We also encouraged the audience to use the webcast feedback tools – particularly, posting emoticons so the rest of the audience and the presenters could see. This feedback helped the presenters engage with the audience and provided an immediate way of seeing that the key messages were being received. Another feature of the webcasting system meant we could run a simultaneous competition which really helped maintain audience interaction.
Addressing pre-launch concerns and challenges
Planning for our biggest product launch in years whilst learning to adjust to the ‘new normal’, with heightened levels of anxiety both in our personal and work lives was challenging. It was really important to have regular check-ins with the team involved.
Lockdown made full scale rehearsals challenging and because the launch was going to be live it was crucial that timings and transitions from one segment and presenter to the next ran smoothly. We did as much virtual rehearsing as possible and then got into the studio the day before. If we were doing the event again then we would have spent more time in the studio because there are certain spatial considerations you simply can’t foresee until you’re in the room. It’s certainly true that to deliver a great event of any kind, the devil is always in the detail.
Naturally, the safety of our presenters was of top importance. Because we were broadcasting from a large, professional studio the whole event could be delivered with social distancing maintained. There was also plenty of off camera space, such as the green room, where presenters could relax in isolation and prepare for their next segment.
On the day challenges
We did two events on consecutive days – firstly for our partners, then day two for customers and press. The events went very smoothly in general with the preparation the team put in paying dividends. We met our objective and delivered a premium event with great audience numbers and high levels of interaction, just in a virtual setting.
As with all live shows it wasn’t without its hitches. On day two we suffered an unexpected technical issue which took the event offline temporarily. There were concerns this would interrupt the flow and we’d see a significant audience drop off but our B2B PR team at Skout were on hand to keep the conversation going with the journalists while the issue was resolved. We saw practically no drop off at all. Whilst the technical glitch was not ideal, it humanised the event and we actually received some great comments of support afterwards.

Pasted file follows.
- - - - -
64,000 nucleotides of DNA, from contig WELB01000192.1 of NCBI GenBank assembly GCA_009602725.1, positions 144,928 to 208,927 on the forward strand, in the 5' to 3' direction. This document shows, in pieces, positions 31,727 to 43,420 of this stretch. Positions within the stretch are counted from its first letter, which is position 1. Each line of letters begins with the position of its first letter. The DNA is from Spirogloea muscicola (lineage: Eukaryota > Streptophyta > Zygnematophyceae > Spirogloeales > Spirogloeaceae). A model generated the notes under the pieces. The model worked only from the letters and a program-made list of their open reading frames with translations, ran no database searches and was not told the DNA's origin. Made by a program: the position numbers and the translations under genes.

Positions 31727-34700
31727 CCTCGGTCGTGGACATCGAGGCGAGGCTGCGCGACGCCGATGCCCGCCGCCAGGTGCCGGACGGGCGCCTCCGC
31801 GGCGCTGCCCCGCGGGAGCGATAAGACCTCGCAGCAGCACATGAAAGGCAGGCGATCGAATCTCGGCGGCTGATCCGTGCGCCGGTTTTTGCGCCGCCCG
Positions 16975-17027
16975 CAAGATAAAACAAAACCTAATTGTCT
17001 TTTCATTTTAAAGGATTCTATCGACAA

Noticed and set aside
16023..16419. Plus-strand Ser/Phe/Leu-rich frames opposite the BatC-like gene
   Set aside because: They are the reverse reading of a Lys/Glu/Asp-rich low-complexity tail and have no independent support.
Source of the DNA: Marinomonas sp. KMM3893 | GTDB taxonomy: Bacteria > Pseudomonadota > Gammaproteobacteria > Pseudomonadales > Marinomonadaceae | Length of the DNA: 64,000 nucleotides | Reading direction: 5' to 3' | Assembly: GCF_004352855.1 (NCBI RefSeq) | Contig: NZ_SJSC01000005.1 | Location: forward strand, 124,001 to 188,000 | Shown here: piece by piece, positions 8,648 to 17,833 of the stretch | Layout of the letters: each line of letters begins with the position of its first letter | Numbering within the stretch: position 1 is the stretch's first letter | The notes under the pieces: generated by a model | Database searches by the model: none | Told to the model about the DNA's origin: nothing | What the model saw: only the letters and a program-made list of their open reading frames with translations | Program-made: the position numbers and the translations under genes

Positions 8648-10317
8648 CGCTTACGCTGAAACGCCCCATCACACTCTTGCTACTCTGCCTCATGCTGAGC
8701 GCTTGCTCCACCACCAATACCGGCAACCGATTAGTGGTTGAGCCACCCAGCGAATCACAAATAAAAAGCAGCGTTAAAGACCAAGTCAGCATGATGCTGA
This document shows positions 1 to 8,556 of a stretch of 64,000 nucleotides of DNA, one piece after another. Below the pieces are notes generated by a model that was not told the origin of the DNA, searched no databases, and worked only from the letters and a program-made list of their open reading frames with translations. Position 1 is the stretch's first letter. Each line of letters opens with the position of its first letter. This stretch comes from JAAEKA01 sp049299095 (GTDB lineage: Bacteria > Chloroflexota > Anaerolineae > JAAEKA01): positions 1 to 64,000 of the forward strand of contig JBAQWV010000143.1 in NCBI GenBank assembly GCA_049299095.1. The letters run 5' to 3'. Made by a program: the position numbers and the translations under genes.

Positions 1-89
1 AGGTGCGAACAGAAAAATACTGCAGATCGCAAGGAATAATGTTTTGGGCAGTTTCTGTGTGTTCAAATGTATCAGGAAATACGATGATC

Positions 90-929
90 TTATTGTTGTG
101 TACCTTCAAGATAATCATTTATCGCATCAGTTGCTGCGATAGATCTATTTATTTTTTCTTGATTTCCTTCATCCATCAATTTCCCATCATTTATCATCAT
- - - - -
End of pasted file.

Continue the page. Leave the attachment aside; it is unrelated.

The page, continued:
Learnings for future events
There are some things about a physical launch that can’t be replaced virtually, but there are also some great advantages to be gained from doing a virtual launch in style. Firstly, attendance rates were higher than normal. While you might expect around 30% of confirmed attendees to a physical event to drop off due to time commitments or travel, we achieved around a 90% attendance across both days. I believe this was down to the quality and style of the launch, plus some physical touches we included to connect with the audience in advance. One such touch was sending each participant a mini bottle of prosecco in a high quality presentation box to toast the launch of the Little Giants from their respective locations. We also ran an exclusive competition for attendees with the winner being announced during our live broadcast.
The other positive of virtual events is that you can make your budget go further. We would have had limitations on physical attendee numbers, but this wasn’t a constraint, so we were able to reach a bigger audience. Unsurprisingly, our post-event analysis showed most attendees were happier with a virtual event at the current time. We were delighted that 97% rated the launch as fantastic or good.
And the secret to success of launching in lockdown?
The biggest success factor is the team. A good team dynamic right through the planning and delivery, strong buy-in from everyone, and collaboration both internally and with our agency partners, was crucial in making the difference between a good event and a great one. But I’m hoping that the next event we run doesn’t necessarily have the same challenges.
Melissa is the Regional Marketing Director for North West Europe at Miele